There were a few fronts on which the intention was perhaps good, but the implementation has created confusion: For example, the personal income tax changes. The introduction of several slabs at short intervals, after the surcharges introduced in the July 2019 budget for high-income earners, now takes the total number of slabs to ten, adding significant complexity to a system which was getting simplified over time. Similarly, the guidance to remove exemptions on interest and principal payments for home loans in the next few years, while an important medium-term objective, can discourage potential buyers today, as these benefits are used over multiple years. At a time when real-estate demand is weak, this announcement risks further incentivising renting versus buying, when the reverse may be necessary to improve confidence in the real-estate sector, and in the financial system.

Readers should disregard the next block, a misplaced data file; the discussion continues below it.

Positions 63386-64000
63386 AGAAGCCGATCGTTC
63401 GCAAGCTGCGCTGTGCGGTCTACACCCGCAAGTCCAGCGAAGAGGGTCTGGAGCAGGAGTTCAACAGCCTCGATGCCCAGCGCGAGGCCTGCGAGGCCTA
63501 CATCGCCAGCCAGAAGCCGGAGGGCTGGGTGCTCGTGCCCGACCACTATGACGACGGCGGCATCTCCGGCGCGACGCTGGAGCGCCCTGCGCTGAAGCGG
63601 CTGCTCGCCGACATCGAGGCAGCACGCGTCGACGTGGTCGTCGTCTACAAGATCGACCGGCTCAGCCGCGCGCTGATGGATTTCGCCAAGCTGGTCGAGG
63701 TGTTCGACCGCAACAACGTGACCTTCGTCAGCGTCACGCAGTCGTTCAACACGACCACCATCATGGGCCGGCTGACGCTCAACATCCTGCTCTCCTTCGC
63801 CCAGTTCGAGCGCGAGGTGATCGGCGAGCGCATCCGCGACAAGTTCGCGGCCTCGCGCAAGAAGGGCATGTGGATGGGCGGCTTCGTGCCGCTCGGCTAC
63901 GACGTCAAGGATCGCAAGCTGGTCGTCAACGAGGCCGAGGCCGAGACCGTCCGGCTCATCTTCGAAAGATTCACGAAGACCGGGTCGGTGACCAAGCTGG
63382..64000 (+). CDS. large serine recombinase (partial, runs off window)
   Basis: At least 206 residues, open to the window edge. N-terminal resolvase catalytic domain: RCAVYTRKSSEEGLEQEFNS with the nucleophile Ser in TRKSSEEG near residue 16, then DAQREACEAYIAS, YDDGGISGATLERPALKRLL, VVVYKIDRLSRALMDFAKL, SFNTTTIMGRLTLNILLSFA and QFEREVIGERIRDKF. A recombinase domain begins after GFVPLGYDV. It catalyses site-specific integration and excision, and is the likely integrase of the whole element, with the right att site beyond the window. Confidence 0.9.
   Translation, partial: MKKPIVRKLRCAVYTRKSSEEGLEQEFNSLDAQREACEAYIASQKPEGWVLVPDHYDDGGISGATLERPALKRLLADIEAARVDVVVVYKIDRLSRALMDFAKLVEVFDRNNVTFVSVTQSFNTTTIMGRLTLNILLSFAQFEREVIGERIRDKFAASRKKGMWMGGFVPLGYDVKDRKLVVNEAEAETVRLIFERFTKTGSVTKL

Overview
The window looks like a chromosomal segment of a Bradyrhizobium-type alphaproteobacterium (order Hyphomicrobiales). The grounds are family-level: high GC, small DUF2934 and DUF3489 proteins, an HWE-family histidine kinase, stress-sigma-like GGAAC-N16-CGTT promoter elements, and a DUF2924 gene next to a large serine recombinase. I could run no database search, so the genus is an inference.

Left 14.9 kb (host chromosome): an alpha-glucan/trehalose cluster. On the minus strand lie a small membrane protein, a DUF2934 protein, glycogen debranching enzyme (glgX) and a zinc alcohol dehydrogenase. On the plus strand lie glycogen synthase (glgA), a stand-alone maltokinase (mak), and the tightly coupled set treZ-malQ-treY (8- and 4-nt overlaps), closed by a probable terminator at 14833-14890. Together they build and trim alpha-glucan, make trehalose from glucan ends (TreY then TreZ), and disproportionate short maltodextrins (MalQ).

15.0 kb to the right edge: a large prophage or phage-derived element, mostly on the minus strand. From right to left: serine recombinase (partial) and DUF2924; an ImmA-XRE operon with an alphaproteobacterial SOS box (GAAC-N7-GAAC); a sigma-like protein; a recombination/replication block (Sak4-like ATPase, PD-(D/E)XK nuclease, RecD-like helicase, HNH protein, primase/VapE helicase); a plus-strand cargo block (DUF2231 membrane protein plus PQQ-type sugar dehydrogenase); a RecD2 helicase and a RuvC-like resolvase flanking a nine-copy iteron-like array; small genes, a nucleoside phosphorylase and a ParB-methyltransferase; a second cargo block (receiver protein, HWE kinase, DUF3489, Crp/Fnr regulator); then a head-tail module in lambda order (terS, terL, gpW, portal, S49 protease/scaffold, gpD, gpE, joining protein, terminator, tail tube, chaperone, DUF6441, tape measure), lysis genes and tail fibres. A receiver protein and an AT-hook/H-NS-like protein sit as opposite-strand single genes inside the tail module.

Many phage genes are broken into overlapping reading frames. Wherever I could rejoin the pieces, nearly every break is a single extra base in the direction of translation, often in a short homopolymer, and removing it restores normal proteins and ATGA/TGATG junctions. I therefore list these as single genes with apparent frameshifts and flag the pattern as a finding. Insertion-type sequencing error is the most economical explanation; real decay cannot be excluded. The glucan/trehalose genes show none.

It is perhaps the “muscle memory” of the decades gone that makes everyone focus on the central government’s budget presentation with such interest. With central reforms increasingly announced outside budget speeches, and both revenue and expenditures starting to become predictable, it might be more productive for public attention to move to other areas of government functioning like state and municipal budgets.
This article first appeared in the print edition on February 6, 2020 under the title “The other budgets.” The writer is co-head of Asia-Pacific Strategy and India Strategist for Credit Suisse.